As we think about inflation going forward and, more importantly consider how the Fed thinks about inflation, the labor market is a key variable in how we move forward. There are many aspects of the inflation picture where the Fed has no control, including items like food, energy, and global goods. Still, the domestic economy is driven primarily by the U.S. consumer, and employment, wages and rents are material parts of longer-term inflation.
As a result, the Fed is watching several data points that help give us insight into the health of the employment market. Friday morning, the monthly employment data was reported, showing job growth of 261,000 while the headline unemployment rate increased to 3.7%. In addition, wage growth within the employment data was slightly higher at 0.4%, which annualizes to 4.5%.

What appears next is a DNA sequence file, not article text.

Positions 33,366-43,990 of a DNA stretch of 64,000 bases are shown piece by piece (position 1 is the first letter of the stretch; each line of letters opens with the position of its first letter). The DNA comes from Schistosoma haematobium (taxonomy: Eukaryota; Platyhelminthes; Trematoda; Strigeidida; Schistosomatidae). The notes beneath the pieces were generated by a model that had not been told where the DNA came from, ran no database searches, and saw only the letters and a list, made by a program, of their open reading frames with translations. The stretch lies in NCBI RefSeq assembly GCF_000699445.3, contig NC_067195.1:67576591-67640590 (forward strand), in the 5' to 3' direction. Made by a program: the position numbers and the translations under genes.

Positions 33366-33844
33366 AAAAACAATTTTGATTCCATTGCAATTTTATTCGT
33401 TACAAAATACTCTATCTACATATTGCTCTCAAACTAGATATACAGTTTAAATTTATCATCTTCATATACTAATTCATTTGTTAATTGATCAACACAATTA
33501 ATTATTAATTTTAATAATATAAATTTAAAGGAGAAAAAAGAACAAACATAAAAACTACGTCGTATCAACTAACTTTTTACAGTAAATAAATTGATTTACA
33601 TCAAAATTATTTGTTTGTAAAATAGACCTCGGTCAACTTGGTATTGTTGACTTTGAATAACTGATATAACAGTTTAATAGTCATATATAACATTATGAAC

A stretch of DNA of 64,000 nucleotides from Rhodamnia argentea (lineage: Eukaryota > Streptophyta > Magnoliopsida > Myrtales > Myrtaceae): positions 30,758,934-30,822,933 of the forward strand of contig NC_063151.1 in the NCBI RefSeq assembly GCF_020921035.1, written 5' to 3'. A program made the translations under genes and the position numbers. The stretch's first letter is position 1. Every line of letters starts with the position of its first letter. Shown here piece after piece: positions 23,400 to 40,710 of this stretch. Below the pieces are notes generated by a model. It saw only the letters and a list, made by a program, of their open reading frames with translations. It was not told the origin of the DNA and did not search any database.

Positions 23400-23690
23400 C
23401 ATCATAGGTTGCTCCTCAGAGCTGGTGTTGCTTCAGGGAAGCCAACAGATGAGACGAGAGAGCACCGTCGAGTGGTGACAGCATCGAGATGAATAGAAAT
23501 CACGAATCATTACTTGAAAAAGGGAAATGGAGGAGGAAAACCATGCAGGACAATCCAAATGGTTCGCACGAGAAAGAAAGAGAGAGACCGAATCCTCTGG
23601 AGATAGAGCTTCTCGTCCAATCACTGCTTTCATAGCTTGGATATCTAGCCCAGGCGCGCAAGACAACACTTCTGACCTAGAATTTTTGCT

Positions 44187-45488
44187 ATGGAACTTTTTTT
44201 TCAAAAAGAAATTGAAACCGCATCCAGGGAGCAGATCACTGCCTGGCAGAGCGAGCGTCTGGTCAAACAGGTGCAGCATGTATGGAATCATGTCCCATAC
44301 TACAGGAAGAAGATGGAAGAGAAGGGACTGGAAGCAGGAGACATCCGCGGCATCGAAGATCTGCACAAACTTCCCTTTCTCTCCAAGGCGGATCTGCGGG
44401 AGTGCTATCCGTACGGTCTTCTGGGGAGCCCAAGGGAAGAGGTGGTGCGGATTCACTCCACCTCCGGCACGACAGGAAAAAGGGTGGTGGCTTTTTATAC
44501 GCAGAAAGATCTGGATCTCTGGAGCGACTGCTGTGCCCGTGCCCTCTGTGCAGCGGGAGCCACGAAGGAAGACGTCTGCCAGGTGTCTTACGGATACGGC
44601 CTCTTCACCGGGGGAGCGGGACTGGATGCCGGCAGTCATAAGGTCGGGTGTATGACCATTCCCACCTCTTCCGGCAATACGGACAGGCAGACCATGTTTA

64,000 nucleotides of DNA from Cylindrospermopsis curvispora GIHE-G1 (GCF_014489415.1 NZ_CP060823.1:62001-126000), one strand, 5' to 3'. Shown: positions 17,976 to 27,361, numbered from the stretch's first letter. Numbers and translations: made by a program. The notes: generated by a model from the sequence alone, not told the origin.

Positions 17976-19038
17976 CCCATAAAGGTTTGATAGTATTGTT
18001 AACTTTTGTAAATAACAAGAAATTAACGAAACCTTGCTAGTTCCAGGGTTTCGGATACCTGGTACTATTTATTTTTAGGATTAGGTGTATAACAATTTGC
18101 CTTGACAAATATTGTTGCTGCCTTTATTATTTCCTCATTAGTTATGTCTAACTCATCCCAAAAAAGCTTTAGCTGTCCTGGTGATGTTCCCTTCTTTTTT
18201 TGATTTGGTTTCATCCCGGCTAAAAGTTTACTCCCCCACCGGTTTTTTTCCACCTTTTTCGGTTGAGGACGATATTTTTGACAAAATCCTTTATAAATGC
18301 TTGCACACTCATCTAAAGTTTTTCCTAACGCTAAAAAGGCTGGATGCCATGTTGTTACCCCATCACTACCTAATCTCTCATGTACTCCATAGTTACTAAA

Another key data point is the monthly Job Opening and Labor Turnover Survey (JOLTS), where we can see the number of job openings, as well as information on people quitting and getting hired. Our chart this week focuses on the job openings data within this week’s JOLTS release. There are over 10 million open jobs against only 6 million unemployed people. The point is not that there is a job for every unemployed person, as there will always be skill sets of geographical differences between the two, but this does reflect a job market that remains very robust. Within this environment, we expect the Fed to remain on a path to raise rates as they work to reduce demand leading to slower job growth and hopefully lower inflation pressures moving forward.